For now, Amazon is choosing not to comment and the focus remains on Prime subscriptions. If a free service does appear, do you think it will use the Prime Video name or some alternate and new branding?

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Facebook mistakenly leaked developer analytics reports to testers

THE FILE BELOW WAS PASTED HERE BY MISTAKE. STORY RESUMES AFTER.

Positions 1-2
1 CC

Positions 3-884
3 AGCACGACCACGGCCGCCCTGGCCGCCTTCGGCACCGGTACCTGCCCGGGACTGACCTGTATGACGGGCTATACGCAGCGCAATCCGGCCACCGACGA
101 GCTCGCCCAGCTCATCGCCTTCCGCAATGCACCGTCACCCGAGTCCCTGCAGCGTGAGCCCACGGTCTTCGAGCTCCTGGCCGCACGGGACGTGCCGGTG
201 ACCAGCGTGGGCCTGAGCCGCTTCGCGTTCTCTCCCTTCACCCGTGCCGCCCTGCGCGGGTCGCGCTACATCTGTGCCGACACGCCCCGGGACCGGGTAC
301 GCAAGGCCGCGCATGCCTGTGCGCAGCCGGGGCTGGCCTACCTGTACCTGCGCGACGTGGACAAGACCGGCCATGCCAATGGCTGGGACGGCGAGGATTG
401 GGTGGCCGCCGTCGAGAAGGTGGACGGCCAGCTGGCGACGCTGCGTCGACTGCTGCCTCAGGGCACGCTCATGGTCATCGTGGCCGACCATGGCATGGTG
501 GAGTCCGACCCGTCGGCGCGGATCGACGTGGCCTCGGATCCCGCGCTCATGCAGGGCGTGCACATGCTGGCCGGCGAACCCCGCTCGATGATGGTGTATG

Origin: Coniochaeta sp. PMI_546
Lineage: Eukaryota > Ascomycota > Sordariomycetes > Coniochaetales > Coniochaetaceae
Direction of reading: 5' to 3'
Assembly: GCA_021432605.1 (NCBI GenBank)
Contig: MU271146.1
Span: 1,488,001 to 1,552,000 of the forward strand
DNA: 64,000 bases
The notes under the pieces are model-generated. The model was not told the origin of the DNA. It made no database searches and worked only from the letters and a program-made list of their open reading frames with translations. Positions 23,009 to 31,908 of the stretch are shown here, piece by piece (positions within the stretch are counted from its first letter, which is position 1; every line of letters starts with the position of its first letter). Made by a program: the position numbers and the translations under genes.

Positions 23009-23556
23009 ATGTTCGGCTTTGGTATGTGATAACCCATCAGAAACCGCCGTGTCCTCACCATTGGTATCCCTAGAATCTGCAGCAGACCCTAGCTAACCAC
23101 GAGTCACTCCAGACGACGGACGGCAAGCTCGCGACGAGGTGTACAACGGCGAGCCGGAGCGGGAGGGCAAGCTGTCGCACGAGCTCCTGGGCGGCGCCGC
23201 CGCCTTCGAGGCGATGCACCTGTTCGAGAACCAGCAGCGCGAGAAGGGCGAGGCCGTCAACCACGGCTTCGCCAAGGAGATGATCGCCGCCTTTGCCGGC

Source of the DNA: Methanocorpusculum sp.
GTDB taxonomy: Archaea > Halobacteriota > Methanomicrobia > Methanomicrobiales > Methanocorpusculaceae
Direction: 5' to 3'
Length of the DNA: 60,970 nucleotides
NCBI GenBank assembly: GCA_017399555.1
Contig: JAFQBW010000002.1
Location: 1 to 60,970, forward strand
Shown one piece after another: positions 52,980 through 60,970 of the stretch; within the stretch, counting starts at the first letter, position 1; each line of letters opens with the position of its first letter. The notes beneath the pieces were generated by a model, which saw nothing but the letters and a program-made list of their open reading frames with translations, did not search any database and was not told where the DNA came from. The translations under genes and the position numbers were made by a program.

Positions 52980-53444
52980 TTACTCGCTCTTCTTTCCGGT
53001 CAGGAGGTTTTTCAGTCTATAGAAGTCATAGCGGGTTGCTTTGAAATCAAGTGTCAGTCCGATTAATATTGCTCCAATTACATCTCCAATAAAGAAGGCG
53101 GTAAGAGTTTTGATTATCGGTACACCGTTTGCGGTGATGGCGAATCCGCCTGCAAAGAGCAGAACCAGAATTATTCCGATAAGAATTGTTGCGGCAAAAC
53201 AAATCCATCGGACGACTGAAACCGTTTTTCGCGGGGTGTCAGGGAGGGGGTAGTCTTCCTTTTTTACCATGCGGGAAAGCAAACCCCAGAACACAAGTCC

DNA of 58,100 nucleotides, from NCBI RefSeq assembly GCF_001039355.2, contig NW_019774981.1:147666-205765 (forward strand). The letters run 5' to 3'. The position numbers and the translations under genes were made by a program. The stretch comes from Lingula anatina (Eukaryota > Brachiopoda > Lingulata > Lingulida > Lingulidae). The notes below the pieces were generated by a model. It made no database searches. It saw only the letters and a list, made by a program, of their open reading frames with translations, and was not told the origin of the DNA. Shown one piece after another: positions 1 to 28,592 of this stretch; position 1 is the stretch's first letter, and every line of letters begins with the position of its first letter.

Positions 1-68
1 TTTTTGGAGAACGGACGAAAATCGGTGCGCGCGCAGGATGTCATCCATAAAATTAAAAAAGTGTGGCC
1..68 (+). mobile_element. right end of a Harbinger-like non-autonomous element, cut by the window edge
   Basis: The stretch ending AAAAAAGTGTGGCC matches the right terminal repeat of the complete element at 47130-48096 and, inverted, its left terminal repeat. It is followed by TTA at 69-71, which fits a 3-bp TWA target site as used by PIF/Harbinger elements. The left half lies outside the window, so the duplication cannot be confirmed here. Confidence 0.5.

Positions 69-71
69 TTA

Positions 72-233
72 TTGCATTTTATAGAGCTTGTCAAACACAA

Set the “days without a Facebook’s privacy problem” counter to zero. This week, an alarmed developer contacted TechCrunch, informing us that their Facebook App Analytics weekly summary email had been delivered to someone outside their company. It contains sensitive business information including weekly average users, page views, and new users. 43 hours after we contacted Facebook about the issue, the social network now confirms to TechCrunch that 3 percent of apps using Facebook Analytics had their weekly summary reports sent to their app’s testers, instead of only the app’s developers, admins, and analysts. Testers are often people outside of a developer’s company. If the leaked info got to an app’s competitors, it could provide them an advantage. At least they weren’t allowed to click through to view more extensive historical analytics data on Facebook’s site. Facebook tells us it has fixed the problem and no personally identifiable information or contact info was improperly disclosed. It plans to notify all impacted developers about the leak today and has already begun. Below you can find the email the company is sending: Subject line: We recently resolved an error with your weekly summary email We wanted to let you know about a recent error where a summary e-mail from Facebook Analytics about your app was sent to testers of your app ‘[APP NAME WILL BE DYNAMICALLY INSERTED HERE]’. As you know, we send weekly summary emails to keep you up to date with some of your top-level metrics — these emails go to people you’ve identified as Admins, Analysts and Developers. You can also add Testers to your account, people designated by you to help test your apps when they’re in development. We mistakenly sent the last weekly email summary to your Testers, in addition to the usual group of Admins, Analysts and Developers who get updates. Testers were only able to see the high-level summary information in the email, and were not able to access any other account information; if they clicked “View Dashboard” they did not have access to any of your Facebook Analytics information. We apologize for the error and have made updates to prevent this from happening again. One affected developer told TechCrunch “Not sure why it would ever be appropriate to send business metrics to an app user. When I created my app (in beta) I added dozens of people as testers as it only meant they could login to the app…not access info!” They’re still waiting for the disclosure from Facebook. Facebook wouldn’t disclose a ballpark number of apps impacted by the error. Last year it announced 1 million apps, sites, and bots were on Facebook Analytics. However, this issue only affected apps, and only 3% of them. The mistake comes just weeks after a bug caused 14 million users’ Facebook status update composers to change their default privacy setting to public. And Facebook has had problems with misdelivering business information before. In 2014, Facebook accidentally sent advertisers receipts for other business’ ad campaigns, causing significant confusion. The company has also misreported metrics about Page reach and more on several occasions. Though user data didn’t leak and today’s issue isn’t as severe as others Facebook has dealt with, developers still consider their business metrics to be private, making this a breach of that privacy. While Facebook has been working diligently to patch app platform privacy holes since the Cambridge Analytica scandal, removing access to many APIs and strengthening human reviews of apps, issues like today’s make it hard to believe Facebook has a proper handle on the data of its 2 billion users.